This is not to embrace what the professional, political Left has too often become. One can readily admit that social liberalism has fractured our communities every bit as much as its market-based twin, and mourn the role of the Labour Party in pursuing that creed (though one could point out that this ideological oeuvre has always been a hobby of the already empowered, existent within all three political parties). Indeed, for the Left the story is not as uniform as its cultured despisers would have it. Peter Hitchens’s distinction between the social and moral conservatism of the Left’s working class, and the ‘let-it-all-hang-out liberals’ comprised largely of the Oxbridge elite, is apposite.
Yet, in confining discussion to the moral free-marketeers of the New Left, one tells only half a story. For while the Catholic view of the family and the unborn (for example) are rightly defended from upon the rock-solid walls of Church teaching, we must be careful not to forget that other teachings have equal call on our thought and action. Church teaching interlinks and interweaves, most compellingly when offered as a coherent, holistic vision. Its impact is neutered the moment it is balkanised for political expediency. To use the encyclicals most symbolic of the impulses of which we speak, Humanae Vitae presents itself most powerfully when read with Rerum Novarum, not in isolation from it.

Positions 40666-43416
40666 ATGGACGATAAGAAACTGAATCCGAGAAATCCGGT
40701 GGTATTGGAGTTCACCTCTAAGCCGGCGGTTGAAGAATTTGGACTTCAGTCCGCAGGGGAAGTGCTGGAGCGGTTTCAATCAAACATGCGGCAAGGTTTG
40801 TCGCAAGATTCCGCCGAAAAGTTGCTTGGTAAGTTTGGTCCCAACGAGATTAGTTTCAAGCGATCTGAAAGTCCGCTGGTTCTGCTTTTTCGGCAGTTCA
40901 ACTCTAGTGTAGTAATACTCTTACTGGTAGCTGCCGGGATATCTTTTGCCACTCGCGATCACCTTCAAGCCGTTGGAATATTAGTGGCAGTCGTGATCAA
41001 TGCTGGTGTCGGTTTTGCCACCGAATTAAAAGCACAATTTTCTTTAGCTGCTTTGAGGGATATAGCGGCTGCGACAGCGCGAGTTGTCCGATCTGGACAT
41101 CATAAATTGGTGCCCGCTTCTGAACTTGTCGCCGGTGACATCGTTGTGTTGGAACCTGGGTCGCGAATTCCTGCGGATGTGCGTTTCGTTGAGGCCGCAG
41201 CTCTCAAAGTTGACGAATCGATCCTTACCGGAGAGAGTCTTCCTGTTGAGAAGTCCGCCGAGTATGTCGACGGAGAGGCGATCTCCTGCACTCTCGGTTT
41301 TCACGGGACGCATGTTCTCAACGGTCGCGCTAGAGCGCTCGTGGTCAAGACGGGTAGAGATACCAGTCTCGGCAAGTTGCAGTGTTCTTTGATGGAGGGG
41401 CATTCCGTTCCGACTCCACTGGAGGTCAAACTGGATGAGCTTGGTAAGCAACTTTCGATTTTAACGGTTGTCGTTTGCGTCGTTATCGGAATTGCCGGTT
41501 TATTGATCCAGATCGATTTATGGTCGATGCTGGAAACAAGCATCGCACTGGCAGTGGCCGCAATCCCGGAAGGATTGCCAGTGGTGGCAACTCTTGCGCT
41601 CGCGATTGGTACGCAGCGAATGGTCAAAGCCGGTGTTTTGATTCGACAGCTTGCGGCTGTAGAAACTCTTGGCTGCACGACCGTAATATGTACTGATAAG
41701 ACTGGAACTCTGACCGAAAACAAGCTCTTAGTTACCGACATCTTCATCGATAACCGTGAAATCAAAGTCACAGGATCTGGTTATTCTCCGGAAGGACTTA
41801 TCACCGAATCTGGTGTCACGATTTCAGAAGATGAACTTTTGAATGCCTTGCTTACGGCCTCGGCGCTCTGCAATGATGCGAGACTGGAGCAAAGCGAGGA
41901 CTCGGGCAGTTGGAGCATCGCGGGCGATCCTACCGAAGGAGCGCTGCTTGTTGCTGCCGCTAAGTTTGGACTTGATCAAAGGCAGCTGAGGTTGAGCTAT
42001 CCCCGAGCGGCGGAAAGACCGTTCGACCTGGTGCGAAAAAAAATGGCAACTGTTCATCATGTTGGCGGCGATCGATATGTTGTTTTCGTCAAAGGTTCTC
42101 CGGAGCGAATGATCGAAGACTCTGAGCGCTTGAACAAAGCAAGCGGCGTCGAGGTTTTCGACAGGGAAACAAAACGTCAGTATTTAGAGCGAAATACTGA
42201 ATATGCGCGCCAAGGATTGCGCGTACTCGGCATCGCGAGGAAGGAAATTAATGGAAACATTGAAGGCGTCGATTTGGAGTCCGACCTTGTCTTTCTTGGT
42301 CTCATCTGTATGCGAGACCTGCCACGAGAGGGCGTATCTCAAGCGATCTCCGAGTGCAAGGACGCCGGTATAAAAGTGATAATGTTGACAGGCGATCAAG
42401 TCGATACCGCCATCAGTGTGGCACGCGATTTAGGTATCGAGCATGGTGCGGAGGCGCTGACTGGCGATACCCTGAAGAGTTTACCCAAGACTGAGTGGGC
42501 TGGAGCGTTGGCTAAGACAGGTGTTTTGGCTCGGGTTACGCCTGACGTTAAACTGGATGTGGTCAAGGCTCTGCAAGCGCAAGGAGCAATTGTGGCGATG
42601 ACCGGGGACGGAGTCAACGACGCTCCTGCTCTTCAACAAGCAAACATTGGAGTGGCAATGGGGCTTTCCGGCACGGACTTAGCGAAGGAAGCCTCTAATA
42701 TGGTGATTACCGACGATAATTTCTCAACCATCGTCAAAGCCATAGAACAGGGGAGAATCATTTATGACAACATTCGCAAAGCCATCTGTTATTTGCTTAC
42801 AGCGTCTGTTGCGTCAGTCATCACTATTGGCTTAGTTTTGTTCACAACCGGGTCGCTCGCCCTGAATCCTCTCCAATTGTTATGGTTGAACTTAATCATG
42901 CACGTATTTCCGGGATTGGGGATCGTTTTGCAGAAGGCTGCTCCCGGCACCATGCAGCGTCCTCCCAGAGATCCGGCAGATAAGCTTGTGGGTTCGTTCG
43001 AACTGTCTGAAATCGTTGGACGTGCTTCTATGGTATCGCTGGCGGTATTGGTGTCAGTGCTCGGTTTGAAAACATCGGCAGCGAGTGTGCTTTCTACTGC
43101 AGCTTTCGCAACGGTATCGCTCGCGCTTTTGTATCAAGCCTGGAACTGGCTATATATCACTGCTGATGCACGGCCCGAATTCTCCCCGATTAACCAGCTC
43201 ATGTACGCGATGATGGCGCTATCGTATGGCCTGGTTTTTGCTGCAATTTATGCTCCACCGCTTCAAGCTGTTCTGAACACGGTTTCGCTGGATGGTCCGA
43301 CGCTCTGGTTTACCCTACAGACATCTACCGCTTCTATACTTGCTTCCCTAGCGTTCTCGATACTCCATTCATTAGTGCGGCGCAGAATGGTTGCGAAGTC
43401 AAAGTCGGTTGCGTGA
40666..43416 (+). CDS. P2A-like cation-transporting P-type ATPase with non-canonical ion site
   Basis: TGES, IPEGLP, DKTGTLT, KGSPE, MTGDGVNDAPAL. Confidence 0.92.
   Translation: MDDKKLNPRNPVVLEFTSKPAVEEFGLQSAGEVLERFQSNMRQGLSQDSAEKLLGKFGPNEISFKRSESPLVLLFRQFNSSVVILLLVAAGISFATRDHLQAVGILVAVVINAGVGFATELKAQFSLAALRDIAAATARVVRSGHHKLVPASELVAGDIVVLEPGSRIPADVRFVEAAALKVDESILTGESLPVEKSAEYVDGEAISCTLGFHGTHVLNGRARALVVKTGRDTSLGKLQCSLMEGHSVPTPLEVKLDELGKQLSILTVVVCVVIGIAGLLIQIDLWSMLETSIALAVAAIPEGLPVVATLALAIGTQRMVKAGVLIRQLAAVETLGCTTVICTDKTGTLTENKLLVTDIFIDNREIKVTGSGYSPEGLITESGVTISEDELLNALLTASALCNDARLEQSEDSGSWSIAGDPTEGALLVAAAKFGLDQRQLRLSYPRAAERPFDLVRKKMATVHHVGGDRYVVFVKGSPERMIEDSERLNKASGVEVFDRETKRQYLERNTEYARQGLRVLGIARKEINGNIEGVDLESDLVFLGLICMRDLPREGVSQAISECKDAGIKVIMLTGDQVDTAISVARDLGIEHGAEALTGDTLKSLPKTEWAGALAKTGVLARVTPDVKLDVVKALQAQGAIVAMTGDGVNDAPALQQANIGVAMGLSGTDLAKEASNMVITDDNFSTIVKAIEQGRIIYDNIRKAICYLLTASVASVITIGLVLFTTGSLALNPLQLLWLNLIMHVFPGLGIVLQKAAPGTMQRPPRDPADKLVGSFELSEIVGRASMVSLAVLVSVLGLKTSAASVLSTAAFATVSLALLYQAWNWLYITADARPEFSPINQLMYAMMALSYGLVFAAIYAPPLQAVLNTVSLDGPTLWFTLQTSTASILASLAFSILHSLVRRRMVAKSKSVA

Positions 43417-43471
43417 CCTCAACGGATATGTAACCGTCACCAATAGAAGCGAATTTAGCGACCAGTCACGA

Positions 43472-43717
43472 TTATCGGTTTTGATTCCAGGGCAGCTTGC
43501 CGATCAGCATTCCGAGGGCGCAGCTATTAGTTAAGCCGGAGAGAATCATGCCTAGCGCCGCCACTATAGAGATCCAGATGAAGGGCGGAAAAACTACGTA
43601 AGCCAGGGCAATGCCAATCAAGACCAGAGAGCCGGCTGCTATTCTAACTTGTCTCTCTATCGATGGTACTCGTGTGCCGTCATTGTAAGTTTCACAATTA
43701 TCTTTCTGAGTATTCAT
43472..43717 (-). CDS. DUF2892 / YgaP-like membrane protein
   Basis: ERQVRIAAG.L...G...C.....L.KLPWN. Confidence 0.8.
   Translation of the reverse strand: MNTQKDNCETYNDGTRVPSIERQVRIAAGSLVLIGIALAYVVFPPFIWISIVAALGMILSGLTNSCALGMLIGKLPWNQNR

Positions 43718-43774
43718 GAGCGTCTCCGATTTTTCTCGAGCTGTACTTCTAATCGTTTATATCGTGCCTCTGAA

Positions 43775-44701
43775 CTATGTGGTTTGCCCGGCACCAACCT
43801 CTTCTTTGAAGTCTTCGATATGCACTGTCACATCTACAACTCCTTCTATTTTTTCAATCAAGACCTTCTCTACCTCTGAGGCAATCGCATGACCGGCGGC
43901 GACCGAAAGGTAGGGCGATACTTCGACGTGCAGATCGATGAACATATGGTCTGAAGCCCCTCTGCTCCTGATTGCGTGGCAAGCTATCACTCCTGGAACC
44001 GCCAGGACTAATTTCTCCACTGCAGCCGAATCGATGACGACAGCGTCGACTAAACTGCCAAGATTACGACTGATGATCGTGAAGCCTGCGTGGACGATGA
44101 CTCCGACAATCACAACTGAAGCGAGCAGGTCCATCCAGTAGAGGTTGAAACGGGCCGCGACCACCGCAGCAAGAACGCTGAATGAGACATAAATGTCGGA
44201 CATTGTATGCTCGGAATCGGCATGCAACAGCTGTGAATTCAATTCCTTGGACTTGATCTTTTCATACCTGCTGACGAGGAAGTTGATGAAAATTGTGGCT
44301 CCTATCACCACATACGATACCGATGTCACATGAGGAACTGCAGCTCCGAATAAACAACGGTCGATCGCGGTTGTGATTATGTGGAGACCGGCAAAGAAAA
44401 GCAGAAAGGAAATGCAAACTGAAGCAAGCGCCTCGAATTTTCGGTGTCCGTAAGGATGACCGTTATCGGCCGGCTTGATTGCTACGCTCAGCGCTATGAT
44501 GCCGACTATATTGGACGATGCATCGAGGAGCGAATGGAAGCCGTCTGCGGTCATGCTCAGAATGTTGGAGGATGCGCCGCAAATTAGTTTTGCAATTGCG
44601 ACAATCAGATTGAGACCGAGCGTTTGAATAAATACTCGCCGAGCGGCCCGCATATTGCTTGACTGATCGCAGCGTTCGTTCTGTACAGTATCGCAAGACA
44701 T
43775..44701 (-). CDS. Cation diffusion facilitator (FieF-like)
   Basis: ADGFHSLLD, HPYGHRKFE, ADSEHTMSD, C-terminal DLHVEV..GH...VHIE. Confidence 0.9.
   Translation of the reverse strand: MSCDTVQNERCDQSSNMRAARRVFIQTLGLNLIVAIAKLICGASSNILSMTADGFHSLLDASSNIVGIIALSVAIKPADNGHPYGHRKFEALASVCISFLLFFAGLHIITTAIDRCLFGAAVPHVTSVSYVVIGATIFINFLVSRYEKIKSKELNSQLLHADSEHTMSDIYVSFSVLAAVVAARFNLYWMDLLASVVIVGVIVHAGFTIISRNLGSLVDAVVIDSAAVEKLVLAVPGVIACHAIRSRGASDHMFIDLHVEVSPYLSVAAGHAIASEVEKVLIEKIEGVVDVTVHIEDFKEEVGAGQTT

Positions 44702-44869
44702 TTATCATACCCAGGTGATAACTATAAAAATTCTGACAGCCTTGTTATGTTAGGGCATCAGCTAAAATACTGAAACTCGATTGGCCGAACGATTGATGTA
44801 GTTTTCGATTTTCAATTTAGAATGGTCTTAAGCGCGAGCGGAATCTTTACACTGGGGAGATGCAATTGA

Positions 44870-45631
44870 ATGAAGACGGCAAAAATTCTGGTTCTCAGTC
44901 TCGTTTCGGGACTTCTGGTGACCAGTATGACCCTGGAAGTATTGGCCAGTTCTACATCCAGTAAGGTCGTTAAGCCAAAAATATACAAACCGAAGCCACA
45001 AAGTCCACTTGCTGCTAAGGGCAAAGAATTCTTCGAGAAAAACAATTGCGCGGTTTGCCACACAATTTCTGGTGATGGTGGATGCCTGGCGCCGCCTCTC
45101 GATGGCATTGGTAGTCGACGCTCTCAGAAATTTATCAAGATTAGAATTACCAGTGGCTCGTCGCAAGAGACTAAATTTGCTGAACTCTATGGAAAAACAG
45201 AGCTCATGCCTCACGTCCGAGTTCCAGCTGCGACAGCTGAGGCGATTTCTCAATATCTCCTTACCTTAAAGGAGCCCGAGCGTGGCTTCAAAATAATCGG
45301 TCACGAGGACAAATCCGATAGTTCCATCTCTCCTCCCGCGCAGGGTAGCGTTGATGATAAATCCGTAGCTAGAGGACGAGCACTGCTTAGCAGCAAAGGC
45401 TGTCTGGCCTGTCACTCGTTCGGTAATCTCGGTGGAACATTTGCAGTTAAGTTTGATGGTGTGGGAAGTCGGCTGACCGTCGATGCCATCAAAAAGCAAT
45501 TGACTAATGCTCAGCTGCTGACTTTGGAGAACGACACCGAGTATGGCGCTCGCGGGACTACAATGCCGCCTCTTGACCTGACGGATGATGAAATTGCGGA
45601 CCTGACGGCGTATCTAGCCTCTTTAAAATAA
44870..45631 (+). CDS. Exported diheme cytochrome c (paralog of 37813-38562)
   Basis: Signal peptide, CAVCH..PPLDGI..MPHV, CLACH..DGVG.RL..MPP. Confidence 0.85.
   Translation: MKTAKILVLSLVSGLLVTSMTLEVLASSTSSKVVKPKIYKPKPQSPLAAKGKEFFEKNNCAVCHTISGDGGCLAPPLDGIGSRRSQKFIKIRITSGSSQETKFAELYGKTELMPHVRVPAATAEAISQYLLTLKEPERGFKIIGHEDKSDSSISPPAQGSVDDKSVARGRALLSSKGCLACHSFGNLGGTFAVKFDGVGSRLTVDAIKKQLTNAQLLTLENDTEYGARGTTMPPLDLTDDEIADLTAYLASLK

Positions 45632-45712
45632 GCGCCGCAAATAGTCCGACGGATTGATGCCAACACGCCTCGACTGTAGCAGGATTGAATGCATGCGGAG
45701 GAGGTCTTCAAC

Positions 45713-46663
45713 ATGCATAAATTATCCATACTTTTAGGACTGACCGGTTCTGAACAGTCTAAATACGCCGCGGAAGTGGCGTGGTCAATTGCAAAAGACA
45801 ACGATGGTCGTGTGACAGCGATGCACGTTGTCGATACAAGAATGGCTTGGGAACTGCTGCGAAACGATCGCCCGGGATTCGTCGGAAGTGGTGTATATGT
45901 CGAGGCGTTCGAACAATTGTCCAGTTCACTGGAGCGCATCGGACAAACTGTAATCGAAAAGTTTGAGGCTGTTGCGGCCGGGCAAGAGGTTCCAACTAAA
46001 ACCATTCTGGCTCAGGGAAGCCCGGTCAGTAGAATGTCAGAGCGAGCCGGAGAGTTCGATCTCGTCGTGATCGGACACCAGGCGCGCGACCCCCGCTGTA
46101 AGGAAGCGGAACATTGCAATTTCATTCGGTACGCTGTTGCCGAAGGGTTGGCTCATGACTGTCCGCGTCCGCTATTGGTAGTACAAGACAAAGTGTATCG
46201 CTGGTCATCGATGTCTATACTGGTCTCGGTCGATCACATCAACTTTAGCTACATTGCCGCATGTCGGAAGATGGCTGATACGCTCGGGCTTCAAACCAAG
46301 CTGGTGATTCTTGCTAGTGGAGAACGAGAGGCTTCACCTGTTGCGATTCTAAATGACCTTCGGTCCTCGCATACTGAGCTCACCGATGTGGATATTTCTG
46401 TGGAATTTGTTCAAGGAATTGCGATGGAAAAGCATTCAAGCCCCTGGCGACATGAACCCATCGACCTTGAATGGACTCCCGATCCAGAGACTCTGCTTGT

This gets at the nub of it. The phenomenon alluded to by those who would wash their hands of ‘the Left’ is not a political party or tradition, to be pinned to one end of an increasingly redundant political spectrum. It is much more elusive than that, forever moving because ultimately loyal to nothing but itself. As John Milbank has argued, the feigned confrontation of Left and Right is nothing but shadow play: in truth they are allies, each pursuing only the liberalism that drives them.